Many small business owners must face the reality that their company will affect their personal lives, in more ways than one. I often have clients who visit the Business Resource Center wondering about the possibility of hiring a close friend to work in their office. This is a tough question, especially if they’re just getting started. A good friend who you trust and who you believe will be an asset to your business might be exactly what you need, but it also might mean changes to a friendship you value. Here is a list of ideas for small business owners to consider when making this decision.
- Is your friend qualified for the position? You should never hire someone who is less qualified than another candidate for a position, even if she or he is a friend. You may think that your friend has great potential, but I don’t recommend using your business as the laboratory to find out. This is especially important on the financial and management aspects of your company where accuracy is essential.
- Can you be straightforward with your friend? This may be a factor that can make or break a friendship. Shifting roles that place you in charge may influence your friend’s perception of you. Keep in mind that at the end of the day you are the “boss” and have to run a business.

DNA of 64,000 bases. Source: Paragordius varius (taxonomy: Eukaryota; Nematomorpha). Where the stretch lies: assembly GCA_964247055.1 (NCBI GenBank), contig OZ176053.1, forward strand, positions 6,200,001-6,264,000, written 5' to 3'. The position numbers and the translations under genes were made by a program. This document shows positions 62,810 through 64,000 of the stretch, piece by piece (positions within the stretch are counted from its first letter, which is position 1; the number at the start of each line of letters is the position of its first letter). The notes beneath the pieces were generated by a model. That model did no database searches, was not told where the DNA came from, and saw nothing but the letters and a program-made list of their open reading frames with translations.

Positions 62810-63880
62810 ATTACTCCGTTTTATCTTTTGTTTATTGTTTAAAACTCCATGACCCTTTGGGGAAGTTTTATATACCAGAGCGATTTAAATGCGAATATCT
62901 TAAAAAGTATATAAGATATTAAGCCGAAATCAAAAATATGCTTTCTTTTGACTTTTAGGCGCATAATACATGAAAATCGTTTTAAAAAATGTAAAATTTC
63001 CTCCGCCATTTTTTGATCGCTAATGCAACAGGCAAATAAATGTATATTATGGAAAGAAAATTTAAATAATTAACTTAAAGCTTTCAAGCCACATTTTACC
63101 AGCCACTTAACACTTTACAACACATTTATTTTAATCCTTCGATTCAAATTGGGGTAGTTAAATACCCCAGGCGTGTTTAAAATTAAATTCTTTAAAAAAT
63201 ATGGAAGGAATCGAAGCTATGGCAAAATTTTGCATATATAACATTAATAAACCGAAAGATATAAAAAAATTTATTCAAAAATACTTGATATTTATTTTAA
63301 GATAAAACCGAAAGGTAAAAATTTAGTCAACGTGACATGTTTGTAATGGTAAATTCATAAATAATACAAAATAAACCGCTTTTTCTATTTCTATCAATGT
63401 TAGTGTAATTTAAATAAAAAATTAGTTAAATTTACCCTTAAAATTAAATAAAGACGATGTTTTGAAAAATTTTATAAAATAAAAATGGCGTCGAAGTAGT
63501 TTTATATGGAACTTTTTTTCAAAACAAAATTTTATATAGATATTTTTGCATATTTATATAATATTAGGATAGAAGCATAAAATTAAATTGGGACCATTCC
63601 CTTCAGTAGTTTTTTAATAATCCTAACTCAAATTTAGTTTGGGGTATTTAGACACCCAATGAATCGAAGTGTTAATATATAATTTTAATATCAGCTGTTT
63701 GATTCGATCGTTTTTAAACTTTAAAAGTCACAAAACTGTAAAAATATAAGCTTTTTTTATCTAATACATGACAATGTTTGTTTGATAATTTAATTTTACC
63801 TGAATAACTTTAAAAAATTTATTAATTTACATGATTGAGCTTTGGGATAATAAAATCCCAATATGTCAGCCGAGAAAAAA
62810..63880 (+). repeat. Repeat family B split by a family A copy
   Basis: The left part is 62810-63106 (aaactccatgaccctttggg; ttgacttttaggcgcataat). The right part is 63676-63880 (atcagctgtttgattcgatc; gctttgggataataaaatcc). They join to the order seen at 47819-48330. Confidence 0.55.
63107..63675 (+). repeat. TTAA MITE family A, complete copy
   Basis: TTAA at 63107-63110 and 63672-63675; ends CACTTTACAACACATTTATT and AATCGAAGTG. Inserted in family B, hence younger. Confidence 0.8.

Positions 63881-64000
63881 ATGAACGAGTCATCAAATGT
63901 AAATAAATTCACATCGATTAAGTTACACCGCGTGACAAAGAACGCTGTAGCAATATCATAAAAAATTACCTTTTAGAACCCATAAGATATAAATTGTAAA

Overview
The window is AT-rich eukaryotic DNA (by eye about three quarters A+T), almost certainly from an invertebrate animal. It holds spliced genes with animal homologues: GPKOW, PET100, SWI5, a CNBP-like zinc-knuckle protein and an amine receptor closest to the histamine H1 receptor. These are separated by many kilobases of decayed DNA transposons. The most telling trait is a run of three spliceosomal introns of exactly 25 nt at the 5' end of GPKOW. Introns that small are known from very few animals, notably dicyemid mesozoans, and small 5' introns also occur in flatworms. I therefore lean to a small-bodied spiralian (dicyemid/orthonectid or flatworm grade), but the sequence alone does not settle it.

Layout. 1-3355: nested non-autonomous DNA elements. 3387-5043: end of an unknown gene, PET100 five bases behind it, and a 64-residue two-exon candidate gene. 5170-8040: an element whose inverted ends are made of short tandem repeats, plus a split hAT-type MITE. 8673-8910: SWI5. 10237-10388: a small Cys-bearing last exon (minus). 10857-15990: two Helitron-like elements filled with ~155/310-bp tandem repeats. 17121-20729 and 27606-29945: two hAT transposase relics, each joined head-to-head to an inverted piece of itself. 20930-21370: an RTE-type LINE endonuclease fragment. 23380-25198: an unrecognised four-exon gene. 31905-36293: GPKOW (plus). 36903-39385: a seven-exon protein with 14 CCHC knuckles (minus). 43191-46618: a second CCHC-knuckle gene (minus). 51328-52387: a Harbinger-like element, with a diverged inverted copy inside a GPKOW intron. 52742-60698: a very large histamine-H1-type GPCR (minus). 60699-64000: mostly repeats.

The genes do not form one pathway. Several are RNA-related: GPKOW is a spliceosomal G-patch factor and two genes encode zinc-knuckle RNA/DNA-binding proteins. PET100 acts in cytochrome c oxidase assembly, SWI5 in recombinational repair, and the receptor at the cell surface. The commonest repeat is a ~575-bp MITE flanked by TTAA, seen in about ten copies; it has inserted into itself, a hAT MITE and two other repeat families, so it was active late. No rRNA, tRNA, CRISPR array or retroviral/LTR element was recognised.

- How will hiring this friend affect other employees’ morale or the mood of your company? You must consider how this decision could impact other employees or if it might give the impression of favoritism. Remember that perception is reality for many people, and if your staff believes that no matter what they do someone else will always be preferred because of a friendship, this may affect their attitude and overall work ethic.
It’s understandable to want to hire someone you already trust and have a well established relationship with. But when money and friendship mix, it often changes the dynamics of the relationship. If you do decide to hire your friend, make sure your friendship doesn’t interfere with addressing the needs of the business. This rule will help protect both the friendship and the company.
Let Zions Bank’s Business Resource Center assist you with your business needs. Call us for a free appointment at (801) 594-8245. We are open Monday through Friday from 9 a.m. to 5 p.m. Beth Holbrook can be reached at email@example.com.